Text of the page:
Assuntos
Antiarrítmicos/uso terapêutico , Fibrilação Atrial/prevenção & controle , Cardioversão Elétrica , Humanos , Ensaios Clínicos Controlados Aleatórios como Assunto , Recidiva , Prevenção Secundária
2.
BMJ Open ; 9(3): e025224, 2019 03 30.
Artigo em Inglês | MEDLINE | ID: mdl-30928940

RESUMO

OBJECTIVES: Healthcare professionals are expected to firmly ground their practice in sound evidence. That implies that they know and use evidence-based medicine (EBM). In this study, our aim was to know how often health professionals actually made use of EBM in their daily practice. DESIGN: A questionnaire survey of healthcare professionals. PARTICIPANTS: Healthcare professionals who attended six university postgraduate courses. 226 answered the questionnaire (144 physicians, 64 nurses and 24 pharmacists; response rate 63.3%). SETTING: 56.5% of respondents worked in hospitals (mostly non-teaching), 25.0% in nursing homes and 10.2% in primary care. All participants were French-speaking and lived in France or Switzerland. MEASURES: Declared degree of knowledge and use of EBM, use of EBM-related information sources. RESULTS: Overall, 14.2% of respondents declared to use EBM regularly in their daily practice and 15.6% declared to use EBM only occasionally. The remaining respondents declared they: knew about EBM but did not use it (33.1%), had just heard about EBM (31.9%) or did not know what EBM is (4.0%). Concerning the use of EBM-related information sources, 83.4% declared to use at least monthly (or more often) clinical guidelines, 47.1% PubMed, 21.3% the Cochrane Library and 6.4% other medical databases.Fewer pharmacists (12%) declared to use EBM in their practice than nurses (22%) or doctors (36%). No difference appeared when analysed by gender, work setting or years after graduation. The most frequent obstacles perceived for the practice of EBM were: lack of general knowledge about EBM, lack of skills for critical appraisal and lack of time. CONCLUSIONS: Only a minority of health professionals-with differences between physicians, nurses and pharmacists-declare to regularly use EBM in their professional practice. A larger proportion appears to be interested in EBM but seems to be deterred by their lack of knowledge, skills and personal time.

4.
Presse Med ; 48(2): 120-126, 2019 Feb.
Artigo em Francês | MEDLINE | ID: mdl-30853293

RESUMO

The multidimensional, multiprofessional gerontological evaluation helps identify geriatric syndromes and situations of fragility. This is a first step to establish a plan of care and assistance, to reduce the risk of falls, hospitalization, entry into institutions and to prevent a decline in independence. Older people with cardiovascular disease such as heart failure are at very high risk of repeated hospitalizations, with an average of 45% of patients re-hospitalized in the year following all-cause hospitalization. In the context of heart failure, frailty is an independent risk factor for mortality within 30 days of leaving hospital. Screening for frailty before transcatheter aortic valve implantation (TAVI) or interventional rhythmic procedure is a determining factor in decision-making for benefit in terms of survival and quality of life in elderly patients. Vascular diseases by their cerebral complications represent the first cause of mortality and the first cause of loss of functional independence in the subjects of more than 65 years. Vascular disease is a risk factor for cognitive impairment in the elderly.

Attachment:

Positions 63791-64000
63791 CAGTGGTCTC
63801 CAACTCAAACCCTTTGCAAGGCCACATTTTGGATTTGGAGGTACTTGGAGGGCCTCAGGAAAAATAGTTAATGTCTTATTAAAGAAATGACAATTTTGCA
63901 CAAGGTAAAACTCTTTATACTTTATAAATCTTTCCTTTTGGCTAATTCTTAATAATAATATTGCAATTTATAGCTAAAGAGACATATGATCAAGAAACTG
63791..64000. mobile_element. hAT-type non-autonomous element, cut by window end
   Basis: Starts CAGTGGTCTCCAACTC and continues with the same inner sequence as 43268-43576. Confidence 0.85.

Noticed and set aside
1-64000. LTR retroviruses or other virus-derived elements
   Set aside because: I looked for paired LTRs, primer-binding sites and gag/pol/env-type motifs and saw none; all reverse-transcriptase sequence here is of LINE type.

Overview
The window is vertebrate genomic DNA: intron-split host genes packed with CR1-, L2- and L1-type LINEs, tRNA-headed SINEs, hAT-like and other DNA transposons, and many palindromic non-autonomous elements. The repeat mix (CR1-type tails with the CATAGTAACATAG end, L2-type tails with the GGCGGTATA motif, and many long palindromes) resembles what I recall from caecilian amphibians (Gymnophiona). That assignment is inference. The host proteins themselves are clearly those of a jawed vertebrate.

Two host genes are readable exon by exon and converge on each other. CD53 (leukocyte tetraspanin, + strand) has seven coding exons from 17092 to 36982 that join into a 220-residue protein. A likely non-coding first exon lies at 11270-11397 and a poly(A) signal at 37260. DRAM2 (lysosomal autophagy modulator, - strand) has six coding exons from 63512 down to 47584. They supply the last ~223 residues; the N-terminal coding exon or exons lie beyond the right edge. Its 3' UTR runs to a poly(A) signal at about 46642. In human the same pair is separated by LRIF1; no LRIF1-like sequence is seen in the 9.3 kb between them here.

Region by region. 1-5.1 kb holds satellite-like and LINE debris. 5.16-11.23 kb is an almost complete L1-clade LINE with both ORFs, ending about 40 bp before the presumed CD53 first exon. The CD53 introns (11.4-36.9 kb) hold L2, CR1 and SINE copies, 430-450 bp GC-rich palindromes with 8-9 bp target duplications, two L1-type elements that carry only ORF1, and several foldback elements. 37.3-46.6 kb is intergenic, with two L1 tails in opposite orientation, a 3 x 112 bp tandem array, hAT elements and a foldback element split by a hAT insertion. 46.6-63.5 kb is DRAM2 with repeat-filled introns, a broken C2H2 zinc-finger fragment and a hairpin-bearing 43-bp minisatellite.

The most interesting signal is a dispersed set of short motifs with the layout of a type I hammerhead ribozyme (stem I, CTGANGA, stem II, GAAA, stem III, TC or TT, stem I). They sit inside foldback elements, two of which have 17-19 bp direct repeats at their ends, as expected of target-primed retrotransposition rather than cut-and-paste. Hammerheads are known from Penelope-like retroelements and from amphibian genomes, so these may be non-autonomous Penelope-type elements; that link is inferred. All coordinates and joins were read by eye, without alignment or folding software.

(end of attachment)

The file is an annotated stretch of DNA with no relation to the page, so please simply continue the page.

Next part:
Assuntos
Doenças Cardiovasculares/complicações , Avaliação da Deficiência , Avaliação Geriátrica , Idoso de 80 Anos ou mais , Disfunção Cognitiva/diagnóstico , Depressão/diagnóstico , Idoso Fragilizado , Insuficiência Cardíaca/complicações , Humanos , Readmissão do Paciente , Doenças Vasculares Periféricas/complicações
5.
Presse Med ; 48(2): 134-142, 2019 Feb.
Artigo em Francês | MEDLINE | ID: mdl-30728099

RESUMO

Hypotension and especially very low diastolic blood pressure could be an at-risk situation in very old and frail patients and in those with coronary heart disease. Chronic hypotension in people with heart failure is an indicator of poor prognosis and hinders the management of therapy. Orthostatic hypotension is a decrease in blood pressure>20mmHg for systolic and/or>10mmHg for diastolic within 3minutes after transition from supine to upright. Orthostatic hypotension may be symptomatic or not. The search for orthostatic hypotension is part of the clinical examination of elderly patients with hypertension, falling, diabetes and or polymedication. First intention treatment aims to correct modifiable modifying factors and to limit the circulatory consequences of orthostatism by elastic venous compression.